The Best Singlehood Advice For Your College Years, According To 6 Women
For many people, one of the most thrilling aspects of going to college is that it presents a plethora of new dating opportunities. No longer confined to the criminally small dating pool you spent four years with in high school, your world opens up, and the possibilities for romance are endless. But before you start fantasizing about having combo snuggle/study sessions with that lust-worthy classmate of yours, consider this: There are a ton of benefits to remaining single during college, too. So, the best singlehood advice for your college years may very well be to simply sit back and enjoy the ride.
While unattached, you can focus more on pursuing your passions, bonding with your new roomies, and delving into the unparalleled self-discovery that inevitably comes with going to college. While you’re single, you’re free to do whatever you want, whenever you want — that includes spontaneously deciding to study abroad, or finally asking that cutie from your chem class to grab an iced coffee. Just as being single during your college years has its perks, it obviously also has its pitfalls as well. These may include a touch of longing when you’re snuggling up solo to binge watch Stranger Things or having to cope with irritating questions and comments from family members around the holidays (you can tell Aunt Janice to shut it.)
It seems that the pros definitely outweigh the cons when it comes to being single in college. But there are certain things to keep in mind while riding solo during your college years — and luckily, these women are serving up some sound advice to ensure you have a safe, satisfying experience.
Have a code word.
This may sound a little strange but my roommates, my sisters and I had the “Find My Friends” app and we each had a drink we hated as a code for if the night wasn’t going great. Example: One friend hates lemonade. If someone got a message and somehow slipped the word “lemonade” in the convo (whether it was one word or a photo with the drink) we would use the “Find My Friend” app to see where she was.
Sometimes, we’d ask “Ewww how bad is it?” Depending on the response, at least one of us or all of us would head near to where she was so she had an easy out, and text her that we were there to interrupt the date. Could be a bit much, but it also gave us peace of mind. So many people take photos of their drinks that it was pretty inconspicuous.
— Laura, 32
I have been single my whole life but during college, I remember thinking that I was a loser because all of my friends were in relationships that they are still in post-college. My advice is — don't try to just date someone just to do it because everyone else is, and don't feel the pressure or need to be in a relationship. College is such an important time for growth so whether or not you are in one or aren’t you shouldn’t feel the need to do one or the other!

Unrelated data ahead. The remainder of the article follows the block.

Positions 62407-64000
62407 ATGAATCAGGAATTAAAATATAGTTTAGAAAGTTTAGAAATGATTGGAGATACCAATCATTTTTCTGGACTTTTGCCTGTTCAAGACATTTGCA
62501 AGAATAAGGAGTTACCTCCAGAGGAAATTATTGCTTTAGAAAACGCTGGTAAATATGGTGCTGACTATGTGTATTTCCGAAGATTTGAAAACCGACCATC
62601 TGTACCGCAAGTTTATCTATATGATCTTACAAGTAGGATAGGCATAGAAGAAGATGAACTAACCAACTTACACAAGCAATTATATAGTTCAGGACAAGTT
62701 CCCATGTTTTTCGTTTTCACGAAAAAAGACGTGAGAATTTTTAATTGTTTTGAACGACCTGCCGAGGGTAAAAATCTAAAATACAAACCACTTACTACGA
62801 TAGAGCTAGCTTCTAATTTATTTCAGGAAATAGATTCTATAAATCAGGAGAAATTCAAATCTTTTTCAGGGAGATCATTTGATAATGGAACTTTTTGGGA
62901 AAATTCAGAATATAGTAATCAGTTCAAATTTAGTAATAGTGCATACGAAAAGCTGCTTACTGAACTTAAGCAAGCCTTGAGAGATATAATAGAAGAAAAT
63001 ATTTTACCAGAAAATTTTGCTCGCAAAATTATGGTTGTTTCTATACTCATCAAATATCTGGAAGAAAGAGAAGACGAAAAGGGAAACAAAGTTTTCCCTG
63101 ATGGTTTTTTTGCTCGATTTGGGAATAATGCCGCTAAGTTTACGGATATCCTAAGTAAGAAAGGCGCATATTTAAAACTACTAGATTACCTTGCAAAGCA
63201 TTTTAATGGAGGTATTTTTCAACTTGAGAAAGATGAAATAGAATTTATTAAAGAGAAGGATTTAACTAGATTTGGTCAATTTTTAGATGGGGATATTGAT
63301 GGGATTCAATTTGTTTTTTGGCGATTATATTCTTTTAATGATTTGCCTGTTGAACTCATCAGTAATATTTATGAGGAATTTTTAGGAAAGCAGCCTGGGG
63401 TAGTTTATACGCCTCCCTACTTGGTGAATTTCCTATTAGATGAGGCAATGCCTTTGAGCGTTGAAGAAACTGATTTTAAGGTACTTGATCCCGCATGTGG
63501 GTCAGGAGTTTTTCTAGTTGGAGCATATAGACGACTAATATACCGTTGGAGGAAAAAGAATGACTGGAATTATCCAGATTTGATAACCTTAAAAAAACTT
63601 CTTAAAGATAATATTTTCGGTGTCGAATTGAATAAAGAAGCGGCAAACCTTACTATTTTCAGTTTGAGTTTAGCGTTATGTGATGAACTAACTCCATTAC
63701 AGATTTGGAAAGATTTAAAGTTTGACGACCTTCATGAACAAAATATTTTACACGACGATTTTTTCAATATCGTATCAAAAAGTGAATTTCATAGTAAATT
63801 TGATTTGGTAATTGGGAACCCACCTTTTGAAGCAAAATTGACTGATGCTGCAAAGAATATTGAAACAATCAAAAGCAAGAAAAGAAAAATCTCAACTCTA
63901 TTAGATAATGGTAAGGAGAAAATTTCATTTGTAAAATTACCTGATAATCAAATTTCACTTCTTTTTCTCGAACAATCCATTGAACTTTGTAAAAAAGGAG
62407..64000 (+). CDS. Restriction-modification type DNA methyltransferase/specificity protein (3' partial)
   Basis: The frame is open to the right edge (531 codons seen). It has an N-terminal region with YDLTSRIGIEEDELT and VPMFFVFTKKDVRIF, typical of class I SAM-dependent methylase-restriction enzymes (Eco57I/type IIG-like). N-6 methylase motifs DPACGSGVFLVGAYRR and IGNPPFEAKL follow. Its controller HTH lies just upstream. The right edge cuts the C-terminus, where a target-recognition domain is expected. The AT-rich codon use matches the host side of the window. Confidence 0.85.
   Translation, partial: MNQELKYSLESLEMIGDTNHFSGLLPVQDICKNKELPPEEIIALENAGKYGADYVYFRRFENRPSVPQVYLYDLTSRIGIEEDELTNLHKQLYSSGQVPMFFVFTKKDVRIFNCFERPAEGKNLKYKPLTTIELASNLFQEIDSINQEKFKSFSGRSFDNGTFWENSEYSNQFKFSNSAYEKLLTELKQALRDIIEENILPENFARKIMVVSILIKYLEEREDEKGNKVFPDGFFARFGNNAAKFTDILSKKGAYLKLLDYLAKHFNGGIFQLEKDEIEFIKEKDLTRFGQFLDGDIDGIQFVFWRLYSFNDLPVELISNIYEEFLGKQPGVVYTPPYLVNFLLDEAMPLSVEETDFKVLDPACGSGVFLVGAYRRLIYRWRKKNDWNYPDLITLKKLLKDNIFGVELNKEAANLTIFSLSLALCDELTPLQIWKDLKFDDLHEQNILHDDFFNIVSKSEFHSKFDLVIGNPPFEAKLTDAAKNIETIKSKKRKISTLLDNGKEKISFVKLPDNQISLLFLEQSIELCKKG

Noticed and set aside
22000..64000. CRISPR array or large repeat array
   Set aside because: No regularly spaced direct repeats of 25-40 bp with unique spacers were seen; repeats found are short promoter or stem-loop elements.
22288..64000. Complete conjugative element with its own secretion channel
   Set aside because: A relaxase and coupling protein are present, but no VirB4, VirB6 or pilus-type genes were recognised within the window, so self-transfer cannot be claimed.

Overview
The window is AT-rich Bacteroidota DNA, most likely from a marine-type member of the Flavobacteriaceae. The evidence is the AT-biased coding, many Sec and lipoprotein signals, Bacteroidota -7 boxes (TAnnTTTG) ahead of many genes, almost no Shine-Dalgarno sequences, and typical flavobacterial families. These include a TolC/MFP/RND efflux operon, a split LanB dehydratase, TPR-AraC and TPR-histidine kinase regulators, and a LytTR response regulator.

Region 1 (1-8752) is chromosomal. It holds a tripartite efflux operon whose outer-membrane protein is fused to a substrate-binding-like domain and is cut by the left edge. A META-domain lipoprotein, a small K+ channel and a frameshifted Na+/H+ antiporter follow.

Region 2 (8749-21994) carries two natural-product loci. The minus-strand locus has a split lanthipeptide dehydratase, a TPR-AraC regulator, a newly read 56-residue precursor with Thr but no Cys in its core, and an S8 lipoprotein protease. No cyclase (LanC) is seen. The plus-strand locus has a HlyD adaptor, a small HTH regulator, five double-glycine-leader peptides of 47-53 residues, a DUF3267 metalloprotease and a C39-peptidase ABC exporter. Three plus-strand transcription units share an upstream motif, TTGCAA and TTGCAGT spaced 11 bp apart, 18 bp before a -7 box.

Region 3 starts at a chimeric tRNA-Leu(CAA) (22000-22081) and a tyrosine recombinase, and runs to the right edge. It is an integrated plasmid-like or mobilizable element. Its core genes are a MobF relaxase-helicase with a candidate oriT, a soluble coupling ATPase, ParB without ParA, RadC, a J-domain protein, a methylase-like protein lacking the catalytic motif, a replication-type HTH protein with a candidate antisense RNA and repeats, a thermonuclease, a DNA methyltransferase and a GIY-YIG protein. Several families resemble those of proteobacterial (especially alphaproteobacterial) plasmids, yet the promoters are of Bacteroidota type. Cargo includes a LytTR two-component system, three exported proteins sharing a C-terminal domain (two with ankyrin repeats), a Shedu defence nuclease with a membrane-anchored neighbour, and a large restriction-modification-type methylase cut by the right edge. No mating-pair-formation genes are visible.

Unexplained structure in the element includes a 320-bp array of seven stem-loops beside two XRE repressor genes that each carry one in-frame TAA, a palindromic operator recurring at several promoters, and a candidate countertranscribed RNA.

— Kalina, 23
Live your life.
Don’t spend all your time sitting around waiting to get texted back.
— Becky, 30
Just enjoy it. I was so eager to find a boyfriend as soon as I got to college, that I often wonder what would have happened and who I might have met if I had just been patient and allowed myself to be single for a few years.
— Cassie, 28
Stick with your friends.
Leave with the people you showed up with. Don’t ditch your friends, and for God’s sake don’t leave with some dude you just met.
— Stephanie, 36
Focus on what matters to you.
Remember what you’re there for. I don’t know, maybe some people go to college to meet the person they’re going to marry, but for me, it was about figuring out what I want to do with my life. Because I was single, I was able to bury myself in extracurriculars — I worked in various roles on 12 different film shoots my freshman year alone. I don’t know how I could have balanced those commitments with a relationship. And every one of those experiences taught me so much — valuable knowledge that has benefited my career today.
Ultimately, how you choose to handle dating (or not dating) during college is a completely personal choice. There’s no right or wrong way to go about it — as long as you trust your instincts and take certain measures to stay safe, of course. Above all, remember that your dating life doesn’t have to define your college experience — there’s so much more to get out of these formative years, from forging new friendships to exploring new interests.